Columbus had never seen one before, but the flavour – spicy, piquant, stimulating, decidedly warm if not downright fiery – reminded him of pepper, a spice more valuable than gold in Europe, which led him to christen the totally Mesoamerican chilli “pepper of the Indies”. He came across this “pepper” on a Caribbean island during his very first voyage to the “New World” and took its seeds home to Spain. It was self-pollinating and easy to grow, and could therefore be sold cheaply; it consequently spread steadily across the continent, although it never became a particular feature of European cuisine – pepperoncini appear in Italian dishes, paprika in Hungarian specialities, pimentón throughout Spain, but while it is difficult to imagine an Indian or Asian cookery devoid of chillies, a trawl through French provincial cooking for instance, in search of the Mesoamerican “pepper”, will prove a frustrating experience and produce few if any results.
The designation bestowed by Columbus, ie pepper, is still used to describe the gently flavoured, temperate members of the family, which we know today as “sweet” or “bell” peppers, but it is the Mexican name which has stuck to those which bear true heat, be it mild or blistering: “chilli”, from the Aztec Náhuatl language. “Chili” and particularly “chile” are often used - and the Mexicans themselves call it “chile” - but I personally always refer to a chilli by its Aztec name. Beyond this “family” title lies a whole world of gloriously idiosyncratic names, many of them whimsical, playful, even romantic - Facing Heaven, Little Raisin, Bird’s Eye, Peruvian Queen – or downright alarming, as in Naga Viper, African Devil and Trinidad Scorpion.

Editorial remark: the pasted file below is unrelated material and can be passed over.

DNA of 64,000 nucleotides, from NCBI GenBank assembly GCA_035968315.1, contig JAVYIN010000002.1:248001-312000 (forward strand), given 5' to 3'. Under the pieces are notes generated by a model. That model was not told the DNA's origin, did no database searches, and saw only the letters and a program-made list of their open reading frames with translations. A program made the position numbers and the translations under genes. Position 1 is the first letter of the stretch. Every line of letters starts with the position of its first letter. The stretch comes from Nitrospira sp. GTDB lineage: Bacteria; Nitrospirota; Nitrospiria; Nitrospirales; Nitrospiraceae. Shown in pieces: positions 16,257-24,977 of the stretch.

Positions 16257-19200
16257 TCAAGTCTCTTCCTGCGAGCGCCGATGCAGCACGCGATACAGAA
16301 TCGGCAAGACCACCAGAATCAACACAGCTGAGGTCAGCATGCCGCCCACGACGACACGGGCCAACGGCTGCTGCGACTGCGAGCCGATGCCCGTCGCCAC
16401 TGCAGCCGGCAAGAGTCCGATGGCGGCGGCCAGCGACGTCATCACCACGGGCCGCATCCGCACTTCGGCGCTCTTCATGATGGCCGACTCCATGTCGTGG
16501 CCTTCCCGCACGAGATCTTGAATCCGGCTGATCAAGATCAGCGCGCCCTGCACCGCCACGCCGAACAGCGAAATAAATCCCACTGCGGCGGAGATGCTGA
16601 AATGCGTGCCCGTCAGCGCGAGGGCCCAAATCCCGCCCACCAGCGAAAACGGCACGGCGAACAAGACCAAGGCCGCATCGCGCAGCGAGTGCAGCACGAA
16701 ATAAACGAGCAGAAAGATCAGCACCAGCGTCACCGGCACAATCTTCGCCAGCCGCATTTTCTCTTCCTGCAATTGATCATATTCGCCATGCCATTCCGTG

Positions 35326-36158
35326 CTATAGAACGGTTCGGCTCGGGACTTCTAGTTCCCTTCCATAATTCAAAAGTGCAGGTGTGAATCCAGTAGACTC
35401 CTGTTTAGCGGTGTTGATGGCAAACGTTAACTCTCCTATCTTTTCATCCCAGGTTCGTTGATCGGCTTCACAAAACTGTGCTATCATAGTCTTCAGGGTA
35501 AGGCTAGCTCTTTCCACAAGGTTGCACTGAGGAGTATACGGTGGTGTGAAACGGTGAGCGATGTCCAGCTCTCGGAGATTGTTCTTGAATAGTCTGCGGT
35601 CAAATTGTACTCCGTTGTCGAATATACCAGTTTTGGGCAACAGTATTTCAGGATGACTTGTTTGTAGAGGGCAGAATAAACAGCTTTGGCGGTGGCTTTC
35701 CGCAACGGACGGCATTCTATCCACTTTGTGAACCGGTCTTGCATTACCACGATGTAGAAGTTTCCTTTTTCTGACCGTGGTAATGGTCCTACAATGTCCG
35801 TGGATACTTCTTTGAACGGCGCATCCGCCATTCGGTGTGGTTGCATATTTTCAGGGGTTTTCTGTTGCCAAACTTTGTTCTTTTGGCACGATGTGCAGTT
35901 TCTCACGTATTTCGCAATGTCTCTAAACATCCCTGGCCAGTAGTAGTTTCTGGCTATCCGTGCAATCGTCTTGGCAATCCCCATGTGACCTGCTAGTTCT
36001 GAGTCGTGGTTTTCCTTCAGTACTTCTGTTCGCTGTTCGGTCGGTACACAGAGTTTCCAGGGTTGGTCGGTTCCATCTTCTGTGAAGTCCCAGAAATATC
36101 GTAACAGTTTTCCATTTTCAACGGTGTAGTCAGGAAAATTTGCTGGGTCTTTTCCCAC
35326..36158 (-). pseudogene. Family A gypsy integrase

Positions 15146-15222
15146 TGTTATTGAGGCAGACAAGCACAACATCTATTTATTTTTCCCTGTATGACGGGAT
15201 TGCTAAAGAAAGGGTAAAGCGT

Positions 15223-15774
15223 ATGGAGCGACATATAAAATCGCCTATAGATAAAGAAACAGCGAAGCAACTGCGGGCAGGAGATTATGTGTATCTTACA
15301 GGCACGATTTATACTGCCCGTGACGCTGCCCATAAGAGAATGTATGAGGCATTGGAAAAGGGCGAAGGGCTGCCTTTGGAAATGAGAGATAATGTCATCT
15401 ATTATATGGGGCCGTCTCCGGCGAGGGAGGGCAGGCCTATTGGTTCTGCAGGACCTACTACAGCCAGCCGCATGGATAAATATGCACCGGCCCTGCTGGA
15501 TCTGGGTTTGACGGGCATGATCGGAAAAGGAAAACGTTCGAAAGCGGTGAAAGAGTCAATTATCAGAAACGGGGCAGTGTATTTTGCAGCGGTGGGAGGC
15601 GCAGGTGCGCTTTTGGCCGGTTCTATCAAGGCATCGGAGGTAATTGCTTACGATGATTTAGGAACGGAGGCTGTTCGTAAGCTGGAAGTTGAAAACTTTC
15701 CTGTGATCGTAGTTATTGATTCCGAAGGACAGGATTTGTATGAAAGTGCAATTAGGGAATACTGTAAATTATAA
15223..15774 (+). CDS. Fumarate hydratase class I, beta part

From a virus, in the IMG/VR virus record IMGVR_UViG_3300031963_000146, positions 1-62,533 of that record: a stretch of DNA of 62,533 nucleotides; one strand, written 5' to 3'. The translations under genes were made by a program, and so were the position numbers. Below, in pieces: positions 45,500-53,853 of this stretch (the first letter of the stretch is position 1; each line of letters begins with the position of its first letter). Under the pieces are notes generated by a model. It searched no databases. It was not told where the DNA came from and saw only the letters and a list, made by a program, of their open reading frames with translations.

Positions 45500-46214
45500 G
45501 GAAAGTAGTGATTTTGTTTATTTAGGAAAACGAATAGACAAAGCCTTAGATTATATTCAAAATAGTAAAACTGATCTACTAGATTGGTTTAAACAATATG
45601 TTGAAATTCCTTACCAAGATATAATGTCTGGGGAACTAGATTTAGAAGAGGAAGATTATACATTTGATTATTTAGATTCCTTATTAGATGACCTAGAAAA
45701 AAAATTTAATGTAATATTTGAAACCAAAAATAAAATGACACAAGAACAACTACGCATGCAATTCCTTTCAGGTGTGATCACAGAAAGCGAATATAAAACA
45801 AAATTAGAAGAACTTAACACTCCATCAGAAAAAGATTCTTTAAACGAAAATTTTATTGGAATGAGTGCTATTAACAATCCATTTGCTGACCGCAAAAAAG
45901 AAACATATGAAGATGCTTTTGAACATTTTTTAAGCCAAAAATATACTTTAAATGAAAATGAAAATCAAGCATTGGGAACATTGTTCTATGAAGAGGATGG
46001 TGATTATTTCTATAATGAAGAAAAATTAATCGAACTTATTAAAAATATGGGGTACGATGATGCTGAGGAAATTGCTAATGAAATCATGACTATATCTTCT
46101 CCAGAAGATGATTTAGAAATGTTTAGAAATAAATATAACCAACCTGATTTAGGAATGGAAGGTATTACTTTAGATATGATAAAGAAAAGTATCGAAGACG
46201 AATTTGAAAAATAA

Chillies or capsicums belong to a notorious clan: the “Solanaceae” or “nightshades”, which include their other Mesoamerican kin, the potatoes, tomatoes and aubergines (eggplants), as well as tobacco, the more sinister mandrake and belladonna, and the innocuous looking petunia.